Juan: They haven’t mention anything really I think. Today’s the first day after a few days that we’re seeing some stability and improvement. So, I think this evening when we talk to them is when we can talk about next steps because we’re seeing some improvements. Before this it was, sort of, damage control.
Juan: Let’s hope she stabilizes. We couldn’t really talk beyond that. I think even now they’ll be a bit cautiously optimistic… okay. Let’s see if she’s the same tomorrow because she’s been different every day.
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Patrik: Yeah. Very much so.
Juan: So, I think, logically speaking, the next steps as if it was going in a bad direction. Then it was all of this stuff where they were jumping around saying VA, transplant… it was a backup plan. If things are improving then it means reduce the meds, reduce ventilator support, VV flow support. And then, take off the VV and then take of the ventilator. I think, logically, that what’s they always indicated would be the steps if she’s improving.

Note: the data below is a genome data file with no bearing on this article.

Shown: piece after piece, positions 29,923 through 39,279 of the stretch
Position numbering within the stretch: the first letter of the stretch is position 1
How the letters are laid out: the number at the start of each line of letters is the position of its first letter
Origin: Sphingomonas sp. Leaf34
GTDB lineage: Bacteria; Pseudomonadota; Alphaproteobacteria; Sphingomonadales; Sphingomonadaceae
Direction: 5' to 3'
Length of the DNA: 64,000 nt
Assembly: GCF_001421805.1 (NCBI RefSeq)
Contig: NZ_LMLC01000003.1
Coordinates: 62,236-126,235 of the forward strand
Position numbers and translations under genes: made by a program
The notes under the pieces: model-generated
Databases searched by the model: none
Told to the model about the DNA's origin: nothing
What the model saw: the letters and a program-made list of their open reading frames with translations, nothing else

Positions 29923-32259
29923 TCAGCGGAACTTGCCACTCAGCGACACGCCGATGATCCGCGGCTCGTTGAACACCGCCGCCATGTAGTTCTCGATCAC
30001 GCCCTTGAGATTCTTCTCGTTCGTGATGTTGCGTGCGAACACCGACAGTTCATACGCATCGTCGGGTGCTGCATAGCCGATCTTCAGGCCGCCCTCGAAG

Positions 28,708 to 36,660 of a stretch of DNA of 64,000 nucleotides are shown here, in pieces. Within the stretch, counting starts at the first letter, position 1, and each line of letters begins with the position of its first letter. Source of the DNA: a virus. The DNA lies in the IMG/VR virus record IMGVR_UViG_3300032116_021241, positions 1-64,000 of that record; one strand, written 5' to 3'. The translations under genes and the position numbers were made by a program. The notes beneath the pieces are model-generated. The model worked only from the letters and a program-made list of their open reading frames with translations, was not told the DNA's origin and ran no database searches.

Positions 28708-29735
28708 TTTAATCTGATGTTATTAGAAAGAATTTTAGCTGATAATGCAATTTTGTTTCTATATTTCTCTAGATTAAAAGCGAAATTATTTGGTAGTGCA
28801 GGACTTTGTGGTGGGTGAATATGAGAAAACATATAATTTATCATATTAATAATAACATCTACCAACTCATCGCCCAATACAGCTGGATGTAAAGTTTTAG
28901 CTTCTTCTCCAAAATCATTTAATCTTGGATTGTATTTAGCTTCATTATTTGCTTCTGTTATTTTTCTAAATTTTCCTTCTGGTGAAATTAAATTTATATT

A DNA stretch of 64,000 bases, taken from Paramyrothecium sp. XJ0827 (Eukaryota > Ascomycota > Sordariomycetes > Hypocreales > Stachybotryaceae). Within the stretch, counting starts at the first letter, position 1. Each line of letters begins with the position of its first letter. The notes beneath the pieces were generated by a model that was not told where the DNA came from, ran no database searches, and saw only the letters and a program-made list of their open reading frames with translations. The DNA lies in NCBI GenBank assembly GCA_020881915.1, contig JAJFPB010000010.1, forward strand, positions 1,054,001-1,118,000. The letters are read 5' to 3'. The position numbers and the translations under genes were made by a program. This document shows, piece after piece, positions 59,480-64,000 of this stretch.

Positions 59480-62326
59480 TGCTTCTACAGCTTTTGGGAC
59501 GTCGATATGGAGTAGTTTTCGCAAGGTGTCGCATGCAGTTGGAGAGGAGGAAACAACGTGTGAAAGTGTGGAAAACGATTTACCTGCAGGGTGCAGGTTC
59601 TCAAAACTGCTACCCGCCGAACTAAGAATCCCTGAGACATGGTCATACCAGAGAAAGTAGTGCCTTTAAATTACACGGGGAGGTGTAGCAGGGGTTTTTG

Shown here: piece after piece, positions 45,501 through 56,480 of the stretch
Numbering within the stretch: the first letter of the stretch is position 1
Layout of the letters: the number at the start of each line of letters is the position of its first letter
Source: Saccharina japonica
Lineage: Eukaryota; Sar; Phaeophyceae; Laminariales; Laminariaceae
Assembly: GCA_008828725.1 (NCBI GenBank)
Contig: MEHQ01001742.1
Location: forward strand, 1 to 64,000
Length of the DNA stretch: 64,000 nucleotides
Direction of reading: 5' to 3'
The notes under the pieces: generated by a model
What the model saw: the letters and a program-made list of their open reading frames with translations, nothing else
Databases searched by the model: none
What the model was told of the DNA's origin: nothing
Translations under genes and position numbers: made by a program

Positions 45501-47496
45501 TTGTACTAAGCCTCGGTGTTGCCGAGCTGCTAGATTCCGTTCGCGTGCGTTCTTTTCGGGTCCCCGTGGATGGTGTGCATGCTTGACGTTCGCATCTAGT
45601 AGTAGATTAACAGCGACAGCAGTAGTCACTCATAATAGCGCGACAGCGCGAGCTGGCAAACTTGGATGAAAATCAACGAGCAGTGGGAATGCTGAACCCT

Patrik: Yeah. Agreed.
Patrik: Well, so far it’s been one of the better days where there seems to be some improvement. She might need some dialysis.
Patrik: She might need some dialysis. Yeah, that’s all I can say. I wouldn’t be too worried if she does need dialysis. Yes, it’s another intervention but I’ve seen so many patients on dialysis in ICU.
Juan: Patrik, you’ve mentioned that we’ll ask them how they plan to manage the kidneys. How would you manage her kidneys if this was in your control? Like, what should we be hoping for them to do?
Patrik: So, you would’ve seen that in the short term to increase her urine output there’s a number or things you can do. A, you can give Lasix which they’ve done, I believe, yesterday. When you sent the medication chart earlier I couldn’t see any Lasix there, but that certainly would be the first thing you would do in the short term give Lasix. The other thing you would do is…
Juan: They have done that, yes.
Patrik: If blood pressure is low, you could increase inotropes like noradrenaline or vasopressin to maintain a good blood pressure. And perfuse the kidneys which seems to be the case because her blood pressure in the picture you’ve sent is around 140/90.